VC's Are In School
Just this morning I read a brief article in BioIT World by Michael Greeley a managing general partner of IDG Ventures. The article makes the the important point that academic institutions are full of innovation and represent a portfolio of inventions that have high commercial potential. Of course, the potential is only realized with seasoned management. No argument here.
However, he makes the case that VC's are not tapping into this value and would be well served to do so.
In Utah at least there is a strong drive to unleash the intellectual property potential inside Universities and Colleges in UT. Our company, VisualShare, is but one of many examples of a spinout from a Univerity (University of Utah) that has licensed technology from the UU Technology Commercialization Office. Each university in UT has an office which is actively seeking commercial licensing deals. Moreover, the State of Utah and the Governor's Office of Economic Development has funded commercialization both inside the universities and to licensees (VisualShare is a recent licensee recipient). There is also the state funded USTAR initiative to bring in (we have many already including a recent Nobel) the best of class researchers in biology, physics and so on to fuel commercialization in the State of Utah. The School of Business at the University of Utah Technology Venture Development group and the Lassonde Entrepreneurial Center furthers this same goal. Then there is the Utah Fund of Funds and the Utah Technology Council to name just a few venture oriented groups that work with the public and academic institutions.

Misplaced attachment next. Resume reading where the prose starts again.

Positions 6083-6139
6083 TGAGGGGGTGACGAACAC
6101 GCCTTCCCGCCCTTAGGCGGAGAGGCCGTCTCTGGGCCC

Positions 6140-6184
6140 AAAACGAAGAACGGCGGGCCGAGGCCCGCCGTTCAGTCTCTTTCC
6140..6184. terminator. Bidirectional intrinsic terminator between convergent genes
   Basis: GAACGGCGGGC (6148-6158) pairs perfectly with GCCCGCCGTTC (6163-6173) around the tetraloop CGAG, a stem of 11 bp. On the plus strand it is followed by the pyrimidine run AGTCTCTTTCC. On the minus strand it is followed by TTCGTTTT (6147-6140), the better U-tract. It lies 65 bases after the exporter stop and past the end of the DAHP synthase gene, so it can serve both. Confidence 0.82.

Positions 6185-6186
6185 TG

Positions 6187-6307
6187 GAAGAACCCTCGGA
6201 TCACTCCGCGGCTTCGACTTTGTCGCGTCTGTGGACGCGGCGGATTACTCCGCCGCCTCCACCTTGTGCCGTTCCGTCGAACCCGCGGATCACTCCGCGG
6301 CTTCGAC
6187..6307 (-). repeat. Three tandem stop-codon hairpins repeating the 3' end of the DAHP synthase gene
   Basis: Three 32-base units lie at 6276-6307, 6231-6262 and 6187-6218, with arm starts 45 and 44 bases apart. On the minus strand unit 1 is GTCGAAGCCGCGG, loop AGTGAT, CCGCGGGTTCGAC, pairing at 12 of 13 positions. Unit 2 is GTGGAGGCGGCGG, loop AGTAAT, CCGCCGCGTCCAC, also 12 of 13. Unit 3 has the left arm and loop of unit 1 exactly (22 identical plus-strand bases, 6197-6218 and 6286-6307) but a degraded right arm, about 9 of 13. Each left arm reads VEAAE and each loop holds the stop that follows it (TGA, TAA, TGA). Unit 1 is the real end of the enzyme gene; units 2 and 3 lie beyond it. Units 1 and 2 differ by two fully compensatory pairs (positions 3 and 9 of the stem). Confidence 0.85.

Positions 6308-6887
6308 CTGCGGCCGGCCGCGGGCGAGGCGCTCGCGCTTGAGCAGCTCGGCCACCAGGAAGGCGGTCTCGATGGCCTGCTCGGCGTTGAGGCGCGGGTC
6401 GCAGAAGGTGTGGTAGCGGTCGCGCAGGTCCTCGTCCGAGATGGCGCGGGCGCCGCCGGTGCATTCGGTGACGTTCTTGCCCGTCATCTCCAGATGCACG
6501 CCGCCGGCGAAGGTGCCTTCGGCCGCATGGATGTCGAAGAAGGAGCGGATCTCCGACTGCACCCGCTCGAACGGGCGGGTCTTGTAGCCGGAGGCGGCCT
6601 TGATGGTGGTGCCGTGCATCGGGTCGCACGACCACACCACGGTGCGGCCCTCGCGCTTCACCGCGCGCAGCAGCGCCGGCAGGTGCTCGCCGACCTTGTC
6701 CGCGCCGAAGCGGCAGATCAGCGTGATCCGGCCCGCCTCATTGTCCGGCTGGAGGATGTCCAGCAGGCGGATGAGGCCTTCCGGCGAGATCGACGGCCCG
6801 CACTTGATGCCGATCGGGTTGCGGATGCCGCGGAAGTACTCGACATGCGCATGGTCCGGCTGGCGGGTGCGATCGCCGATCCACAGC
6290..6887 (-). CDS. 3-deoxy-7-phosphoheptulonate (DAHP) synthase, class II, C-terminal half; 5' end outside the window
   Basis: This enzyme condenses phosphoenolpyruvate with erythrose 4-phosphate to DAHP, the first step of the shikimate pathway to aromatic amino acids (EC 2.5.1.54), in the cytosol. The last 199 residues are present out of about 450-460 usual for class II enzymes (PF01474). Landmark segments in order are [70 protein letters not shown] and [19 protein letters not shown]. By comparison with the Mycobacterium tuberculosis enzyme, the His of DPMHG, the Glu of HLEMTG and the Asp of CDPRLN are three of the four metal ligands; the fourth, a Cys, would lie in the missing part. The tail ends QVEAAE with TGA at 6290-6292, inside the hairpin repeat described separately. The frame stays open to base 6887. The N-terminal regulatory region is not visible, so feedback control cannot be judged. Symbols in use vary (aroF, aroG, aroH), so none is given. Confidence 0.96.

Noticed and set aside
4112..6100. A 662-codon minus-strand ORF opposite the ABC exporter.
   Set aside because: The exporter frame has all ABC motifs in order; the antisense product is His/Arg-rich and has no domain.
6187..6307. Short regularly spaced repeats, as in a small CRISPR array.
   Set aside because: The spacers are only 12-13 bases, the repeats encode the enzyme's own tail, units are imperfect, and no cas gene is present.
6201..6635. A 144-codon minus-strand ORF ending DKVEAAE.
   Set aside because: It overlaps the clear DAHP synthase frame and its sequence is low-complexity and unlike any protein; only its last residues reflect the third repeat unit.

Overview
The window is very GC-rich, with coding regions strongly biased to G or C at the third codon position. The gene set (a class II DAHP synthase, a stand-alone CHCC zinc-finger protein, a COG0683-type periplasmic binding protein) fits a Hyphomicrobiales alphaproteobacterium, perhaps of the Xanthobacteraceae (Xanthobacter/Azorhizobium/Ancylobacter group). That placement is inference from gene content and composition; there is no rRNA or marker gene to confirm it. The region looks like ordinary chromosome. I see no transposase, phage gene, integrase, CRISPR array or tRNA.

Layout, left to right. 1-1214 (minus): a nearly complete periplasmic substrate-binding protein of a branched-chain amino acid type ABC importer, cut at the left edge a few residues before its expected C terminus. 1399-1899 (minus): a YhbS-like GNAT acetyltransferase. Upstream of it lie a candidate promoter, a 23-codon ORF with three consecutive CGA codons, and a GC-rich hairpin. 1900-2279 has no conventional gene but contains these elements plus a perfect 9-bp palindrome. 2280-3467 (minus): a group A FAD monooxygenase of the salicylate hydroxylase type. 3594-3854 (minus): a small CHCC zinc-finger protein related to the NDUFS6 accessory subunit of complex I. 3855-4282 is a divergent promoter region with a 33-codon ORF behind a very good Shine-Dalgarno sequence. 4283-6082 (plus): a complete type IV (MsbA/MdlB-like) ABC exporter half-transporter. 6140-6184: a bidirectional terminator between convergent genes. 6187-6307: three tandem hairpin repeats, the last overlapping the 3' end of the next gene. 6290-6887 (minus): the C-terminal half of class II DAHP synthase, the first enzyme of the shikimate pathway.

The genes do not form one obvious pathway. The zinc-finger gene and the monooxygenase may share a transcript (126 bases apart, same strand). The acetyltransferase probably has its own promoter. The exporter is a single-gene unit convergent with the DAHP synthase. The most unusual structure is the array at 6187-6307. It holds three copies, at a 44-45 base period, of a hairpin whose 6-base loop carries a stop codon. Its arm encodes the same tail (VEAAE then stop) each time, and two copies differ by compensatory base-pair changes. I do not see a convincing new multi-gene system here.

There is no question that bringing technology from an academic culture to a commercial culture is a significant hurdle. I can just hear the gasps from scientists and business developers alike. Despite all this there is value.
At the end of the day, there is no dearth of Venture Capital oriented effort happening in Utah. Only time will tell how much these efforts will pay off.